Image: Andreas Korsgaard

Is there a significance to the order of the tracks?

Yes. After I created the first four tracks on a composition, I found out that there were other tracks that wanted to be written. They felt a little bit like bridges between the four big elements. I looked into Korean philosophy and found out that there are not just four trigrams, but eight trigrams. The others are thunder, wind, lake, and mountain. So, the album is built over these eight trigrams, and the philosophy is the unity of all opposites. And also, the only principle is the principle of change—which is also from Chinese Taoism. The album is called Queen of Spring because, as I understand it with my Western mindset, you have to go through a full circle of these heavy elements—and some of them are challenging and some of them are beautiful—and then you purify, and the next time you play the circle, it will have changed and you will have elevated your understanding and your level of enlightenment. I just like the way the album, and the way we have planned the eight tracks, sort of transforms your inner emotional state.


What do you want listeners to take away or experience from your music?

I want them to feel the change. I want them to feel the elevation. It is an exploration of how you can tell stories in sound. And, I think the Asian-European narrative is not that known. I also think we have other stories or other nuances to tell than the Asian-American community, and I think that we can interact with each other and inspire each other. I’m from the North, from Denmark and Scandinavia, and I’ve also spent a lot of time on the Faroe Islands, which is a very small group of islands north of Scotland, just before Iceland. The Faroese culture tells me very much about old historical roots. It tells a story just in how they are, how the culture is about how it was before in other Scandinavian countries. So, I hope that the listener will try to connect to all these historical movements that we have tied together in a new sort of story. I also hope they will get inspired to think about their own heritage—it’s not just about ethnicity or different continents coming together, it can be just the meeting of any two cultures. It can also just be your mother’s line and your father’s line and how they’re different and how they influence who you are.


What advice do you have for aspiring musicians?

First of all, I think that they should believe in their own expression, and insist on their own expression. Find playmates, soulmates that they really enjoy spending time with. I think communication outside the music is very important as well. Because, you can have different opinions on genre, and you can have different musical inspirations, but if you can understand each other on that existential level, then it can really be a benefit. So, the communication also means to me that you are able to translate your ideas and thoughts, and understand them, of course. I have tried to be very mindful about what I wanted to tell, and I wanted to build something new. I wanted to build a new line of stories, and I think it’s also very cool if you just want to spread good vibes or party or be the coolest person in the room. I just think you have to be honest. It is some kind of change you want to create, because when people press play on your music, it immediately affects the body and the brain. So yeah, just some kind of honesty. Be honest with yourself.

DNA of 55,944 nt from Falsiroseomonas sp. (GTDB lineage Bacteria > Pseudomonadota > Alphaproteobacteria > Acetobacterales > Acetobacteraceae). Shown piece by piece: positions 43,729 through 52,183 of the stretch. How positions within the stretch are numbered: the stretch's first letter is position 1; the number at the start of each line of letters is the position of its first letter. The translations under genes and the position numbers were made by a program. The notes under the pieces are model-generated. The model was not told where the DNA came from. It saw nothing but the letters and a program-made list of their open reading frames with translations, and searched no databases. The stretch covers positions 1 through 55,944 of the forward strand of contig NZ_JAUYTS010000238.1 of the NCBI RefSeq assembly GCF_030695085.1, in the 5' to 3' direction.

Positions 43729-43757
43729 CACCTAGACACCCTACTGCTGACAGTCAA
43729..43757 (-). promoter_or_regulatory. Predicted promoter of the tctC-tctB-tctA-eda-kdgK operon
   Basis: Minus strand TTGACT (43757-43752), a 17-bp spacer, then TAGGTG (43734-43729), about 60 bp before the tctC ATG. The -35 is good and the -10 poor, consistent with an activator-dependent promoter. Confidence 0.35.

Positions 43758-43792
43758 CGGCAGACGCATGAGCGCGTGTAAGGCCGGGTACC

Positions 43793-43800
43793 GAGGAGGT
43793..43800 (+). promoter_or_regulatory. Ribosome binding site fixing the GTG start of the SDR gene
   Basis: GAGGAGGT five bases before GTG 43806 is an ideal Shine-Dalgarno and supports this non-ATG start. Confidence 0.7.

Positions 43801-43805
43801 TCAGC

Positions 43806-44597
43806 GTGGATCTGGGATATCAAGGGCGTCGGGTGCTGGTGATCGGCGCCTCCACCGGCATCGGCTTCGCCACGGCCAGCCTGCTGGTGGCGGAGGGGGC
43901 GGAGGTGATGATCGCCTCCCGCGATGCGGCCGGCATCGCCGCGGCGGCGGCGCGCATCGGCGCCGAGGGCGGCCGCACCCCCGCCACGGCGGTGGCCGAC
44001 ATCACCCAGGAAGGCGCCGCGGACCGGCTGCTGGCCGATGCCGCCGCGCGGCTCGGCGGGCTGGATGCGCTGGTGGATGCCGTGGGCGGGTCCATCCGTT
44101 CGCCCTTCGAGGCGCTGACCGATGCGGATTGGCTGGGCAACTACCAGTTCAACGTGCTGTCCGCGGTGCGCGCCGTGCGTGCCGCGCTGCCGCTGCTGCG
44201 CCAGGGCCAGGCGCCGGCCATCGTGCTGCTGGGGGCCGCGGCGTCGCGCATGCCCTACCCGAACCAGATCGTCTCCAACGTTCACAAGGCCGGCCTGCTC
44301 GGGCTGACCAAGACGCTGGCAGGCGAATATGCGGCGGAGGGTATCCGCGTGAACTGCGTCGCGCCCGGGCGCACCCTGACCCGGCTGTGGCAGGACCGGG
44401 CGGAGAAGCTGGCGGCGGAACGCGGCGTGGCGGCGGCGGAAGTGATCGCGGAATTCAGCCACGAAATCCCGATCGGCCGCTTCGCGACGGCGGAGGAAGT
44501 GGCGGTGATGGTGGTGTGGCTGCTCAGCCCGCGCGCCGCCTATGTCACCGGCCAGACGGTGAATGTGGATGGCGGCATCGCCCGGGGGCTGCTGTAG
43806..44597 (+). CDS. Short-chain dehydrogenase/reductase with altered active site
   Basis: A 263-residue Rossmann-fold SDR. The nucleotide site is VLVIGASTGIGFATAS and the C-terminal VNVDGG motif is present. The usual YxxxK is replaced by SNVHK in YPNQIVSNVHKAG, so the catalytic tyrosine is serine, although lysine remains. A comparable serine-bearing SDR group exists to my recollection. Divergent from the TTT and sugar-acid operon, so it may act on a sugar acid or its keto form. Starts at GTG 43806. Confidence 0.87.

How do you feel when you perform your music? Do you still get nervous from time to time?

I try to stay open to that particular evening and that particular audience. Also, our own states. Because then every concert feels different when you perform it. I also try to have a rooted connection to what each song wants to express, and it’s a lifelong rehearsal to do that, to be that medium, to step aside and be an instrument for that story to tell itself. I try to be as good as I possibly can on my instruments. I think a lot about what I want to say between songs, and how I can compose the concert as a whole. If I stay focused, I don’t get nervous. I just get excited. It’s a good thing, because then the energy rises and you have something to send out.

 

A big congratulations to Mai, who was nominated for the Danish Music Critic’s Award “Steppeulven 2022″ as the first Asian Female leadperson/frontperson in a band ever in the category "Hope of the Year."